Wednesday, March 11, 2015

NK cell activation initiates type II diabetes

Type II diabetes is a complex syndrome involving endocrine, immune and metabolic abnormalities. It is well known that obesity can lead to type II diabetes. But how?

New study in Nature Immunology suggests that obesity-induced adipocyte stress activates NK cells  via NCR1 receptor driving IFN-γ mediated insulin insensitivity characteristic to type II diabetes.

The authors observed that NK cell depletion in mice fed high fat diet (HFD) ameliorated insulin insensitivity and glucose intolerance.

Ex vivo examination of visceral adipose tissue (VAT), a target tissue of type II diabetes, revealed that HFD induced expression of NK cell ligand in VAT detected by NCR1 (NKp46 in humans).

Interestingly, VAT but not subcutaneous (Sc fat) adipose tissue from HFD fed mice could stimulate NK cells.

In vivo experiments confirmed that NCR1 deficiency improved insulin sensitivity.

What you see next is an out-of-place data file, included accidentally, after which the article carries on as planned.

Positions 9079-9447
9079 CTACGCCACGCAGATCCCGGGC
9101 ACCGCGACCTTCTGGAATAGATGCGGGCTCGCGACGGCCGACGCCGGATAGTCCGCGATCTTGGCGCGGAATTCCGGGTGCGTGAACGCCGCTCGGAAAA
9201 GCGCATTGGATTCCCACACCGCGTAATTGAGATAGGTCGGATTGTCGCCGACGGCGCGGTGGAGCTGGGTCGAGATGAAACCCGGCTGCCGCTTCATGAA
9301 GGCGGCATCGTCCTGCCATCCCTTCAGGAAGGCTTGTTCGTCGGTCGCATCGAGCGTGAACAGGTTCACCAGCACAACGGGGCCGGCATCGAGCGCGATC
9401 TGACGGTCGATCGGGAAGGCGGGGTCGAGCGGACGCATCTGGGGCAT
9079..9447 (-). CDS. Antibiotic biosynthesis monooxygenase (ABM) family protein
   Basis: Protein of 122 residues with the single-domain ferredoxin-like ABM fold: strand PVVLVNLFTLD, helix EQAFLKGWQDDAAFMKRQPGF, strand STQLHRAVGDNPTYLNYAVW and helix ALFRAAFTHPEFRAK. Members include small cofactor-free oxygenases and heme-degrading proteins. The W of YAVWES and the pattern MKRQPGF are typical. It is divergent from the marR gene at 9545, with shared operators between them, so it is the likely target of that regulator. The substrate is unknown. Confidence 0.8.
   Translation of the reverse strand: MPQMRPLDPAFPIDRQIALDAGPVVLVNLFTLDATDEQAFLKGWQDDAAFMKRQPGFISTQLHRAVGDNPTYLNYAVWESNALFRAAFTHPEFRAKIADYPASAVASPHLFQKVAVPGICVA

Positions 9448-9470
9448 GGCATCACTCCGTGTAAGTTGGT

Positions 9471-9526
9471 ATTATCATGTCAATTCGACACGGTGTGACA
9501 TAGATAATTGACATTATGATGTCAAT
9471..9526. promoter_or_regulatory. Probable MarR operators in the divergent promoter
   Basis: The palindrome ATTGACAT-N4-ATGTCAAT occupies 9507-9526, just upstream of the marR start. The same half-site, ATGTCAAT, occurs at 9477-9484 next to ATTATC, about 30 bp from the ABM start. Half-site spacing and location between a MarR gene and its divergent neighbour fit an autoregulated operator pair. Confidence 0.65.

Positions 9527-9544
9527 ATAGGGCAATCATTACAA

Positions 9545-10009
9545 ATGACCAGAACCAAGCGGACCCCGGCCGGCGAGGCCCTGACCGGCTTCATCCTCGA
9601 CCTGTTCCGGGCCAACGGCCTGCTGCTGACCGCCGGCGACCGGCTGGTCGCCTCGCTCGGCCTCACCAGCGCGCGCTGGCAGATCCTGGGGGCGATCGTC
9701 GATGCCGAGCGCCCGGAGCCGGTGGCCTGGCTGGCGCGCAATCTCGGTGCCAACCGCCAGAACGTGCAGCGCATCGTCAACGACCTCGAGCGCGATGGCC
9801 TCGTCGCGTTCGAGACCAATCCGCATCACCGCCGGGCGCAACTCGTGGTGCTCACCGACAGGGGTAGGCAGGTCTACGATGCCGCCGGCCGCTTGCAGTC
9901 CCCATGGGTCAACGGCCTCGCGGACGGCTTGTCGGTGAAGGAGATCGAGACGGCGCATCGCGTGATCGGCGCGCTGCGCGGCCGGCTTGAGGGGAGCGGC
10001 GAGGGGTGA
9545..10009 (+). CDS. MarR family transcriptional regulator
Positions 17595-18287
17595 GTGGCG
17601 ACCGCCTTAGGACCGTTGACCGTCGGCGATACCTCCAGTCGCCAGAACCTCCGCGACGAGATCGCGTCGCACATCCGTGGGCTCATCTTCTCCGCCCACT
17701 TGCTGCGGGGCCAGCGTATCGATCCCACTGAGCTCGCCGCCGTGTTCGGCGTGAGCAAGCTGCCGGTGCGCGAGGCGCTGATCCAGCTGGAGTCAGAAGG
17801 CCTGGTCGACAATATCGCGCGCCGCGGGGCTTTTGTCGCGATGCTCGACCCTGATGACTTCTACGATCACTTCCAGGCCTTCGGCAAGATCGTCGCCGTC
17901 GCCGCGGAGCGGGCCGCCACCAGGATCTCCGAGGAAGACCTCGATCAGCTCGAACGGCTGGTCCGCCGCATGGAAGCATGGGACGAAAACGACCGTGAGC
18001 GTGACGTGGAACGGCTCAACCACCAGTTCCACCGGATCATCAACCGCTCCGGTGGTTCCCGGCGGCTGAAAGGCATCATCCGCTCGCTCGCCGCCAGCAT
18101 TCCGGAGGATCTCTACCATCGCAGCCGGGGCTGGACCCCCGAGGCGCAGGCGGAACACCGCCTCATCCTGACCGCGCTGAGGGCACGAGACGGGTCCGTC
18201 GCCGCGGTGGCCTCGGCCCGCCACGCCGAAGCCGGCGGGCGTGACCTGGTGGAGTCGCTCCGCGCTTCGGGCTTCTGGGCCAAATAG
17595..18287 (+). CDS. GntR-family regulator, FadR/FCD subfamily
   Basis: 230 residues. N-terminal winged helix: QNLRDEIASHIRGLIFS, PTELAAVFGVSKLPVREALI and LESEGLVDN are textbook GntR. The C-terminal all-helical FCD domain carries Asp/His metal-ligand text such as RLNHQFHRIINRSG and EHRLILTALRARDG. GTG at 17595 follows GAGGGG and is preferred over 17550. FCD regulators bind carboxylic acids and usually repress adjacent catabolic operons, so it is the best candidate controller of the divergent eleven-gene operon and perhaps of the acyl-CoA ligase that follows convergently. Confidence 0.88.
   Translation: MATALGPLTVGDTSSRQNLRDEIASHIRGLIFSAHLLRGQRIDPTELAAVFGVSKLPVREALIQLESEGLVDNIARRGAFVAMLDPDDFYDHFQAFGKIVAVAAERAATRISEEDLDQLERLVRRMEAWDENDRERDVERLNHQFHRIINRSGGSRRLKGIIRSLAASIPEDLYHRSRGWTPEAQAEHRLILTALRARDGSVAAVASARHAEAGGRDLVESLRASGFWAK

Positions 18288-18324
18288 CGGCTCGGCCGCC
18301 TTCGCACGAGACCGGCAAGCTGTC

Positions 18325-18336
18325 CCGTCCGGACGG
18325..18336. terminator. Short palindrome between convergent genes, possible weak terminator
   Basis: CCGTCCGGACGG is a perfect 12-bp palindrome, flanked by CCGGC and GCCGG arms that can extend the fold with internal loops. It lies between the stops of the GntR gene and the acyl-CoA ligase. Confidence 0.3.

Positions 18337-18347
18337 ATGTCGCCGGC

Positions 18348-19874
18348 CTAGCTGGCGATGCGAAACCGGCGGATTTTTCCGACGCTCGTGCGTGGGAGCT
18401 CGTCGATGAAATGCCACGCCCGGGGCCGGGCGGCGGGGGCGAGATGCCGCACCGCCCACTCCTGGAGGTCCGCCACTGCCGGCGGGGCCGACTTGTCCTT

Finally, the authors showed that IFN-γ derived from NCR1 activated NK cells promotes inflammatory macrophages in VAT leading to glucose intolerance, that can be ameliorated with NCR1 blockade.

In summary, these results showed that HFD induces visceral adipose tissue stress that activates local NK cells via NCR1 ligand leading to inflammatory macrophage polarization and reduced insulin sensitivity. Targeting NK cell activation may interrupt this disease cycle and improve type II diabetes management.

I was always wondered why diet-induced obesity leading to VAT stress should activate inflammatory, M1 type macrophages? What is an evolutionary advantage for such response, in general? No idea.  

David Usharauli

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